Digital Folklore: A mess of mass culture or valuable cultural artifacts?


I find myself constantly confronted by a mentality that artifacts of popular culture are inferior to those strong pillars of Western intellectual culture (Shakespeare and Gatsby). I’ve encountered this from peers and mentors, classwork and coffee shop discussions. In this blog post, I’m going to challenge these common assumptions that position popular culture as something less than intellectually stimulating—or worse yet, mere entertainment. I am not trying to say that other forms of art and creation (“high culture”) are bad, I quite enjoy Shakespeare and Gatsby. But I also love Star Wars, Rick and Morty and the Hunger Games. The Internet, and other developments in digital technology, has allowed for the proliferation of popular culture. The Internet and computer software has provided affordable mediums and methods for all kinds of people to create “things”. All kinds of “things”! Memes, amateur YouTube videos, blogs, creepypasta (amateur scary stories), and enormous catalogues of emotional responses in the form of animated GIFs.


This is folklore. The study of the culture of the everyday life of everyday people. Lynne McNeil, a folklorist, recently gave a Ted Talk (TEDxUSA) on digital folklore and new media. She heralded the Internet as the perfect archive of everyday life.

McNeil observes,
“Folklorists, unlike literature scholars, or art historians, or music scholars, we don’t look to the productions of the rare geniuses of human kind as the only cultural products worth paying attention too. We look to other kinds of cultural productions, productions that I think make the state of our digital lives seem a little less dire… The problem is with the assumption that the collective works of Shakespeare is the only valid cultural output…”

Through studying, interpreting and understanding folklore, or the stuff and knowledge of everyday life, we get a pretty good illustration of how people interpret and understand the world around them. This is important for all kinds of reasons.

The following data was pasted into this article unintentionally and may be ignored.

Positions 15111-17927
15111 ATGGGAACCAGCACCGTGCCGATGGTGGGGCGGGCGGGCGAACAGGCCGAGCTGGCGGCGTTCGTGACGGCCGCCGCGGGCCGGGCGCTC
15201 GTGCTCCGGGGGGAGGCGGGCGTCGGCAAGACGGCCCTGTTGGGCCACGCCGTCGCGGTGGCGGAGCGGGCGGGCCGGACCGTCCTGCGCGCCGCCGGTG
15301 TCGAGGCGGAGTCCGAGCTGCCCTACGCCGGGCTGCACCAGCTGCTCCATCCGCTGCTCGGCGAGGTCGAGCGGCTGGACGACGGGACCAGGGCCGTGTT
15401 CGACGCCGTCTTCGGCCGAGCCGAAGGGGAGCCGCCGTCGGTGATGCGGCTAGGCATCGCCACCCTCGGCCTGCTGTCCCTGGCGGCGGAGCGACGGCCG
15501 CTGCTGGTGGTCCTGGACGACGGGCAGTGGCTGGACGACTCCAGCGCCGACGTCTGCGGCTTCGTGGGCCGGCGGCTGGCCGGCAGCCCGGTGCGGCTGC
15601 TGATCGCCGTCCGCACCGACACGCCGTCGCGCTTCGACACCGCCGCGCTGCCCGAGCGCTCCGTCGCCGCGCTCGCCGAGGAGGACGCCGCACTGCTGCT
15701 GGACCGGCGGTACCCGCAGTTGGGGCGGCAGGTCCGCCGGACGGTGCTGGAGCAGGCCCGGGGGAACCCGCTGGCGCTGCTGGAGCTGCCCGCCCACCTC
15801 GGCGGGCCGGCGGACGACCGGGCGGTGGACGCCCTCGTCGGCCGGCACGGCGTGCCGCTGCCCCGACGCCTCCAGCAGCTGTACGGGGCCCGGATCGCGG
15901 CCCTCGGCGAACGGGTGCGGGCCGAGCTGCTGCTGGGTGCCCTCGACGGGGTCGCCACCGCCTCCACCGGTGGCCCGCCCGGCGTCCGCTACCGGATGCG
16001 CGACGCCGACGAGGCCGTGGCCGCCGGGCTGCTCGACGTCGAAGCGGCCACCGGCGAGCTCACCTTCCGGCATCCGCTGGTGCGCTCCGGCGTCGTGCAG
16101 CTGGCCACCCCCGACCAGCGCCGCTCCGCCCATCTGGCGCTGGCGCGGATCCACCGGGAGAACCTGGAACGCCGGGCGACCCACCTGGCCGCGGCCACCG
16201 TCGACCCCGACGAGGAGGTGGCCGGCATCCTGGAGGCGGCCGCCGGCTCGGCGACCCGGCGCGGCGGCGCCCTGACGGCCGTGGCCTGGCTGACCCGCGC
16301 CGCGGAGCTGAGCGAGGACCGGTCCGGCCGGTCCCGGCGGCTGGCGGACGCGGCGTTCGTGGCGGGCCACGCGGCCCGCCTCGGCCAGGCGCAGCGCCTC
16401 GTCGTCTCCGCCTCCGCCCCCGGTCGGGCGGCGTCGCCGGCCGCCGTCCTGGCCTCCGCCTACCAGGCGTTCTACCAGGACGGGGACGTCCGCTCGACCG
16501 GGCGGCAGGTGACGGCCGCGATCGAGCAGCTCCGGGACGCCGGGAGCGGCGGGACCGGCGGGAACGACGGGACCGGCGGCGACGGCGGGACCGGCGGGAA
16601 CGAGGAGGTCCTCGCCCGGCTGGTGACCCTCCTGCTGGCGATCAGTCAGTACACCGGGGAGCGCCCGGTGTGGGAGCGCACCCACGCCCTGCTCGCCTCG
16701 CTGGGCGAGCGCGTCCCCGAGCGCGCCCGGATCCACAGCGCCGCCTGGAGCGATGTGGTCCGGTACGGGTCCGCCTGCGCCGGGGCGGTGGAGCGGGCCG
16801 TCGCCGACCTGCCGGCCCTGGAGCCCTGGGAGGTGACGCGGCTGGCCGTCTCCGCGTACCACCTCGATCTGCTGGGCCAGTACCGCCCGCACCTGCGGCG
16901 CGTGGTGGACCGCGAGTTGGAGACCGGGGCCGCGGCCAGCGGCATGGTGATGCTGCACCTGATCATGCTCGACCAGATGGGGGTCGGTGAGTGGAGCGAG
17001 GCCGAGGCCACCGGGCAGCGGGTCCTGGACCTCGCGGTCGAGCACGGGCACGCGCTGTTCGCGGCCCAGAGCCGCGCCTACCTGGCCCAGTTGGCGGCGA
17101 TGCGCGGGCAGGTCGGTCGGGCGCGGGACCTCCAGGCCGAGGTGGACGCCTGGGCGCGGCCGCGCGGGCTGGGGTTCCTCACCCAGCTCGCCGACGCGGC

Brenda Brasher (1996), in her work titled, ‘Thoughts on the Status of the Cyborg: On Technological Socialization and its link to the religious function of popular culture’, observed that people are shifting from using religion to generate an understanding of ethics in everyday life to that of popular culture. In this sense, there are more and more people who are interpreting ethics through the Jedi philosophy of the Force than that of the bible. People construct complicated pastiches (or collages) of raw pop cultural data to construct their belief systems. Snippets of ethics and norms taken from Hollywood blockbusters, 4chan, YouTube series, and an ungodly number of video games.

ufo meme
To ignore popular culture is to ignore this massive shift in how people understand the world around them. A great example of the power of vernacular popular culture and folklore is video games. To be frank, though there are amazing and powerful pillars of literature—I find myself struck with an overwhelming sense of catharsis when I play through a well-constructed video game. I’ve had oodles of discussions with friends who are willing to bracket off video games as an intellectual waste of time. However, such cultural artifacts are important to the aspiring digital folklorist just because so many people play them. Furthermore, so many people code them as well. Gamer culture becomes a myriad of professional and independent games.